The professor’s wisdom
Book: My Life in Red and White: My Autobiography
Author: Arsène Wenger
Price: Rs 899
The facts speak for themselves. Arsène Wenger is the most successful manager in the history of the Arsenal football club. He won the FA Cup a record seven times. He led the club to 19 consecutive participations in the Champions’ League. Under his guidance, Arsenal won the Premier League three times, including once without being defeated (“The Invincibles” were unbeaten for 49 consecutive matches between May 2003 and October 2004). As the manager of Monaco, he won the French league (1987-88) as well as the French Cup (1990-91). As a Strasbourg player, he also won the French league (1978-79). He was in charge of Arsenal for 22 years. But he never won a European trophy, having been runner-up in the Champions’ League (2005-06) and in the UEFA Cup (1999-2000). Wenger left Arsenal in 2018. He now works for FIFA.
If the facts are known, why would you want to read Wenger’s autobiography that has been translated from French by Daniel Hahn and Andrea Reece? First, of course, you might be an Arsenal supporter which means that everything connected with Arsenal must be cherished. But you may also want to go beyond the facts. You may, for instance, want to find out the ‘truth’ behind Wenger’s departure from the club, or the rationale behind a number of transfers. Perhaps you are interested in how the manager elaborated on his tactics, how he approached certain crucial matches (say, the final of the Champions’ League), or what happened when Arsenal lost heavily (say, against Manchester United in 2011, 8-2).
Sadly, My Life in Red and White won’t answer such questions. It will paint an intriguing story of the early life of Wenger, how he grew up in rural Alsace, in the east of France. You will learn about the beginnings of a promising football player, about the gradual move into coaching. You will find out a few things about coaching in Japan (Wenger was manager of Nagoya, with whom he won the Emperor’s Cup in 1995 and the Japanese Supercup in 1996), about the need to adapt to local customs, about the huge discipline of Japanese players or, again, about the importance of behaviour in adjudicating a sumo match. Wenger’s love for the game is obvious (“What matters to me are the game and the men, those moments of grace that football offers to those who love it and give it their all”) as is his detestation of defeat. His dedication to the club is made clear throughout (he turned down offers to manage Real Madrid and the French national team) as well as his loyalty to the men who helped him along the way. But you will not learn much about the backroom of Arsenal, about the dubious decisions taken over the years, about strategies and tactics (except for the choice of zonal marking at Monaco when everybody was marking man-to-man). Wenger praises all his players, some more than others — the French players of the Invincibles stand out: Henry, Petit, Pires, Vieira — and finds excuses when his teams underperform.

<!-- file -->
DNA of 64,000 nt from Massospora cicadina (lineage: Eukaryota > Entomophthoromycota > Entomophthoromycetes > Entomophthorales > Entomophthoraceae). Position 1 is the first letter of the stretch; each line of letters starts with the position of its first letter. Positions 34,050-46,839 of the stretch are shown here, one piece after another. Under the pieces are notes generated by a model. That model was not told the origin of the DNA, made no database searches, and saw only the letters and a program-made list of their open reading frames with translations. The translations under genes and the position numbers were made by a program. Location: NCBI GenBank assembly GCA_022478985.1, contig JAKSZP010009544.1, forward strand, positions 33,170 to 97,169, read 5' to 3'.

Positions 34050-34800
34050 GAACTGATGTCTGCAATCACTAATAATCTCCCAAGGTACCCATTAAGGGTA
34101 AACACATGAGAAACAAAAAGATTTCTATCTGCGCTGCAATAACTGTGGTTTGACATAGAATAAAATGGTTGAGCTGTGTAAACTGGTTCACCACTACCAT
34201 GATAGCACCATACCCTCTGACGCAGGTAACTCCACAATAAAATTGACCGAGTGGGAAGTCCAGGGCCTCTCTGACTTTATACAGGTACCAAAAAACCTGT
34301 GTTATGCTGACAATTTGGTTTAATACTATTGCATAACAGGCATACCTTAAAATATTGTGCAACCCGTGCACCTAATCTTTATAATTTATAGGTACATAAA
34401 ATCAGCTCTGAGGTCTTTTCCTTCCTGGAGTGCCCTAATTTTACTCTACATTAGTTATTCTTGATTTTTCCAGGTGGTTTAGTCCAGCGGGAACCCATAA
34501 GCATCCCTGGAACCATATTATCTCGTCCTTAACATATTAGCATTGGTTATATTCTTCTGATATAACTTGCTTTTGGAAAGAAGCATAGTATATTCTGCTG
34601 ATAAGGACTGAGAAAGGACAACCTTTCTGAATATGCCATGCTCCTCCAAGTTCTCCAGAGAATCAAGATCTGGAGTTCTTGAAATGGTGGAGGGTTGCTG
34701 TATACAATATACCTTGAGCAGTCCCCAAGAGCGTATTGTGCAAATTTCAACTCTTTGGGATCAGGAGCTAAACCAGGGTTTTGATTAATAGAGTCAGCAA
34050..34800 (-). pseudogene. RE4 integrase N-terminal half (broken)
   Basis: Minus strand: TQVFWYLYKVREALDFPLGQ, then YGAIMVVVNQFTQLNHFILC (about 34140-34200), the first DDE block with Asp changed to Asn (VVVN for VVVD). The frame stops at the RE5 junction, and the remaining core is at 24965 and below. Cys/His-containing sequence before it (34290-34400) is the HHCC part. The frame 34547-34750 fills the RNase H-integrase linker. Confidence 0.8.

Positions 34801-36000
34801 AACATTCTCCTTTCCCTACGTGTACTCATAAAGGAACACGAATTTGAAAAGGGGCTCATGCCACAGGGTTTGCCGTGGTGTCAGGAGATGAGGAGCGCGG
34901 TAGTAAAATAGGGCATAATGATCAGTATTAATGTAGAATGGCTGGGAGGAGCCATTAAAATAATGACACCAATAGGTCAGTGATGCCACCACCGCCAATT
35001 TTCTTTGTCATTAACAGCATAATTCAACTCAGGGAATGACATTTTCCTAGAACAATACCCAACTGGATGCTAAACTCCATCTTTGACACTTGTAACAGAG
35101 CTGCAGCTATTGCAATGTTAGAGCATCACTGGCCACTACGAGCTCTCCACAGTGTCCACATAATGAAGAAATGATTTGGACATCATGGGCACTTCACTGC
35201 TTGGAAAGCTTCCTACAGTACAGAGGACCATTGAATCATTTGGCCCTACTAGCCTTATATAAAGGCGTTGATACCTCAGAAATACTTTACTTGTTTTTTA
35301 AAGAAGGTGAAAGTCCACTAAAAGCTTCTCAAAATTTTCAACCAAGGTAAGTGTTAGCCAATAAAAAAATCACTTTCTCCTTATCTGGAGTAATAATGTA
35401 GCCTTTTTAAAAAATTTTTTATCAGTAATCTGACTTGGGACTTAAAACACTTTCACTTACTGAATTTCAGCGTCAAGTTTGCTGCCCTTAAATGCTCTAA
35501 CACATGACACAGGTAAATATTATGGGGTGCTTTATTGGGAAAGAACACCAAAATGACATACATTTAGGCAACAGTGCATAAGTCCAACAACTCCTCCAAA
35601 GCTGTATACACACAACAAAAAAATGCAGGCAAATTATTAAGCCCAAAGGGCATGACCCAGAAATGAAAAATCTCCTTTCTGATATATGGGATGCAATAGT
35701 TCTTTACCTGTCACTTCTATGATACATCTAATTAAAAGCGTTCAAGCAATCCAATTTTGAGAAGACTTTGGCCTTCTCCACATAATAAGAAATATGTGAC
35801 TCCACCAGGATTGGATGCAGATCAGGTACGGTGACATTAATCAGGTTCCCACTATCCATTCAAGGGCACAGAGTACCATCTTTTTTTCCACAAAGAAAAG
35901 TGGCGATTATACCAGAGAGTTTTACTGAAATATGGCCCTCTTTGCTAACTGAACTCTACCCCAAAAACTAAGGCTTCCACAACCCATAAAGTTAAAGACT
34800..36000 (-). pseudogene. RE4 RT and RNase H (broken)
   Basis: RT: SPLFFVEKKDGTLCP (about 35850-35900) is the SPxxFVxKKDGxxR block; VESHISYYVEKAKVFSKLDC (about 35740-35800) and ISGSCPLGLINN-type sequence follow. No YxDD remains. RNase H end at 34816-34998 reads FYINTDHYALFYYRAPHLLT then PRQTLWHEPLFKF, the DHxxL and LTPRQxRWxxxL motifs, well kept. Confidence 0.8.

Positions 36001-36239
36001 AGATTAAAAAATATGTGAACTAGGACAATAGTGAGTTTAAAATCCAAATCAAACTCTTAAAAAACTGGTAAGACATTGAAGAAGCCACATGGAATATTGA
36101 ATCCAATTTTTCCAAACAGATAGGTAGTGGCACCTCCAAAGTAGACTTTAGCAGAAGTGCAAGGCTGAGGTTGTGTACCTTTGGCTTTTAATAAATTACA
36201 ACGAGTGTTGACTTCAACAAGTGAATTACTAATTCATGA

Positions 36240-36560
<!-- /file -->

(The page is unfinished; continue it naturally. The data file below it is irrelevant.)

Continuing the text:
Paradoxically, the man who was at the origin of so many changes in the Premier League — coming in as an unknown coach (“Arsène who?” went the famous article welcoming him to London), bringing in a dietary revolution (for his first game in charge, on the way to the stadium, the players were chanting “We want our Mars bars!”), transforming coaching through scientific and holistic methods, turning “boring Arsenal” into an exciting team to watch — found himself sidelined by the more recent evolutions (ownership of clubs that have become corporate entities, transfer markets, TV rights, agents and so on). My Life in Red and White is aware of this predicament, but there is not enough analysis. There are too few insights to keep readers on board — unless, perhaps, they are Arsenal supporters, of the pro-Wenger persuasion.